About Mark Smith


Marks A Smith

Your Community Champion

Ampthill & District Rotary Club Community Service Award Recipient 2008

    • Born 1962
    • Lifelong Resident of Ampthill
    • Attended Russell Lower School (a former Governor), Firs Lower School, Alameda Middle School & Redborne Upper School
    • Works for Local Community Development Charity (Community & Voluntary Service)
    • After severe illness during the 1990's has been passionate about doing more for the community (find out about my Leukaemia Fight below)
    • Trustee/Committee Member of the following organisations:
      • Ampthill & District Good Neighbours - Founder & Chairman of this community care scheme, whereby those that can help voluntarily offer help to those in need in Ampthill, Millbrook & Maulden
      • Parkside Hall - assisting in trying to get a new hall for the town
      • Mid Beds Citizens Advice Bureau - that provides advice on all matters from their base in Ampthill. A former volunteer and now trustee
      • Bedford Credit Union - a local financial cooperative run for the benefit of its members that offers secure savings and low cost loans. Now available to all that live Ampthill. I was one of those instrumental ensuring this is now available to local residents
      • Ampthill Festival Committee Member - for over 10 years, for an event that brings joy to the town each year
    • A founder of the new 'Pride in Ampthill' Initiative - tidying up our beautiful town
    • Awarded the 'Ampthill & District Rotary Club Community Service Award 2008'
    • Ampthill Town Councillor - since 1997
    • Ampthill Town Mayor - 2005/6
    • Mid Beds District Councillor (Independent) - for Ampthill & Millbrook - from 2007 to 2009. I remain the only Independent candidate with a realistic chance in 2011 of been elected to the new Central Beds Unitary Council (having failed by only 15 votes in my attempt in 2009)
    • Central Beds Councillor - since 2011
    • Voluntary Webmaster of www.ampthill.biz - responsible for promoting Ampthill's business sector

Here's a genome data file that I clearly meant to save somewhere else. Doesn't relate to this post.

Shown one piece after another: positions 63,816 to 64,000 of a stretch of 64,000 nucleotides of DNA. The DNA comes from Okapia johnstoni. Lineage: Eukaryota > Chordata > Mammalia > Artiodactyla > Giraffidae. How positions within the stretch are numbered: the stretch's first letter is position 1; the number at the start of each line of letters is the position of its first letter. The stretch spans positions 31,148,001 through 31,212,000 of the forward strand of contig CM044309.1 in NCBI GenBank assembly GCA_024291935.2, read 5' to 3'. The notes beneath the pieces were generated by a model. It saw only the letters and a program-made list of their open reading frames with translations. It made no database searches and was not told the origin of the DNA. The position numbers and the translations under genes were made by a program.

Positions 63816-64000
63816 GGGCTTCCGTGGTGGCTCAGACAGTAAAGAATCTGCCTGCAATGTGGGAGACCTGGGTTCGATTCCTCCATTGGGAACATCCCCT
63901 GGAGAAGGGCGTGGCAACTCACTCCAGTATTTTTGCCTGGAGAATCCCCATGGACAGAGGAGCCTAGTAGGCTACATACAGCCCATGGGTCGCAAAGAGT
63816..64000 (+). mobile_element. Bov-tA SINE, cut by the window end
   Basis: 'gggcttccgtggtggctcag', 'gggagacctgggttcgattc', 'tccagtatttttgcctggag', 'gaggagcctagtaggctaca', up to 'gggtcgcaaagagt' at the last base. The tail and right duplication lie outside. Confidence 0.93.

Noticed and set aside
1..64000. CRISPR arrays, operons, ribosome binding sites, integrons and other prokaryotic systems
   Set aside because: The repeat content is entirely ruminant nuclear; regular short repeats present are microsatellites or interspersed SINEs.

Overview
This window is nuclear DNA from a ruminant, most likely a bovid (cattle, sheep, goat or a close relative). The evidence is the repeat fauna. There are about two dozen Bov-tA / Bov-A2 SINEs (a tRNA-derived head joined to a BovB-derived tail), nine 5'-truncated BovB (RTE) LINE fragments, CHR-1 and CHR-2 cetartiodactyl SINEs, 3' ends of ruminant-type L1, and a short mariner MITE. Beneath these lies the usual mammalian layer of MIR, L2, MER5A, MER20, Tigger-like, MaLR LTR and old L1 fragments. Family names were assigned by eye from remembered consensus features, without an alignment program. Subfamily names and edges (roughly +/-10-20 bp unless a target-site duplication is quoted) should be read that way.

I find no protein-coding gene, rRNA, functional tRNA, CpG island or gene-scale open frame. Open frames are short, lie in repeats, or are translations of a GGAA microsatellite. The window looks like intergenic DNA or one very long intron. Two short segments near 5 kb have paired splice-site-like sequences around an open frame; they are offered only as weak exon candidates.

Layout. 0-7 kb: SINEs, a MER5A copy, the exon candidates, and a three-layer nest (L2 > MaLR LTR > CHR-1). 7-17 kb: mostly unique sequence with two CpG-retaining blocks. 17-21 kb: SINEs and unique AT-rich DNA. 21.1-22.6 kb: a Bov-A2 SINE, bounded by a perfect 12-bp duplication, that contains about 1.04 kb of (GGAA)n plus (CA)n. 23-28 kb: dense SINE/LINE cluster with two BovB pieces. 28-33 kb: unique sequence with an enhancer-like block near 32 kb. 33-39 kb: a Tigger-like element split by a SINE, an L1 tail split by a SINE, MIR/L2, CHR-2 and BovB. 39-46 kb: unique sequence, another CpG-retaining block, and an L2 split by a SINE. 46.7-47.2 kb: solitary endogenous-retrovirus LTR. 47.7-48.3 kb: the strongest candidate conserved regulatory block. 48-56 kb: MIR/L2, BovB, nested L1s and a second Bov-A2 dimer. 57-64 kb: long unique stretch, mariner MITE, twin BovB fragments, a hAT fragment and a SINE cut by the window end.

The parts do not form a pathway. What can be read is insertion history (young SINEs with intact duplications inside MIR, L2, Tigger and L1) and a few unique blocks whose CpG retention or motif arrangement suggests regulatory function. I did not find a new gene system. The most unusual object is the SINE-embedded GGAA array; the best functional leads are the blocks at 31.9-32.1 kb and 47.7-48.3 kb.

• Voluntary Webmaster of www.ampthill.info - the website that aims to inform, engage and empower the residents of Ampthill. Well Worth a look!  

Mark Smith - Passionate about your community - Your Community Champion - working tirelessly for the community all year round

My Leukaemia Fight

I am a survivor of Chronic Myeloid Leukaemia, in no small part due to the tireless efforts of the Anthony Nolan Bone Marrow Trust in locating, not one but two compatible donors for my two bone marrow transplants and the fact that I was treated at Hammersmith Hospital, in London, by the leading authority on Chronic Myeloid Leukaemia at the time, namely Prof. John Goldman.

The Trust has built up a register of nearly 300,000 potential donors and I would urge you to consider becoming a donor. To register all you will require is a simple blood test And will have to be between the ages of 18 & 40 (although after 40 you remain the register until your middle 50's). This is done at your local surgery from a pack sent out by the Trust. Then in the future, if matched with a patient you will be asked to spend a couple of days in hospital, so bone marrow can be harvested from your hip bone. This process is done under general anaesthetic, with a needle inserted into the centre of the bone to draw out the bone marrow (which looks like blood, but has a thicker consistency). The only side effect of the procedure will be slight tenderness around the area of the harvest. A small price to pay in the knowledge that you may be saving someone's life!

For the patient a bone marrow transplant simply involves conditioning, through chemotherapy &/or radiotherapy, to kill off the diseased bone marrow and then the donated bone marrow is introduced into the patients body in the manner of a blood transfusion. This will then engraft itself and over time will begin producing healthy blood cells, free of the Leukaemia cells. At least that's the theory. It failed for me with my first transplant in 1993, but was successful with my second transplant in 1996. It does however irritate me that the press refer to bone marrow transplants as operations, because I believe this puts people off from becoming potential donors, and as you can tell from the foregoing that this is not the case!

With medical advances, progress in drug therapies and stem cell research in meaning that more and more people are surviving, what once appeared a 'death sentence'. One in three people will contract cancer in their lifetime and it is reassuring to know advances are occuring all the time and that cancer can be beaten.

About 4000 people are diagnosed with Leukaemia each year and the Anthony Nolan Trust manage to match about 300 patients and donors a year, so please consider becoming a donor, as it can be very rewarding. For example, two years after the successful transplant the donor and the recipient are allowed to meet. In fact, I have been very lucky in that I have met both of my donors, to whom I will be eternally grateful for their selfless acts of kindness in donating their bone marrow. (For more details on Chronic Myeloid Leukaemias visit www.cmlsupport.org.uk). 

Sadly, Shirley Nolan (mother of Anthony) passed away in July 2002 and it is certainly the case that without her tireless work in setting up the Trust in the 1970's, I would not be here today. 

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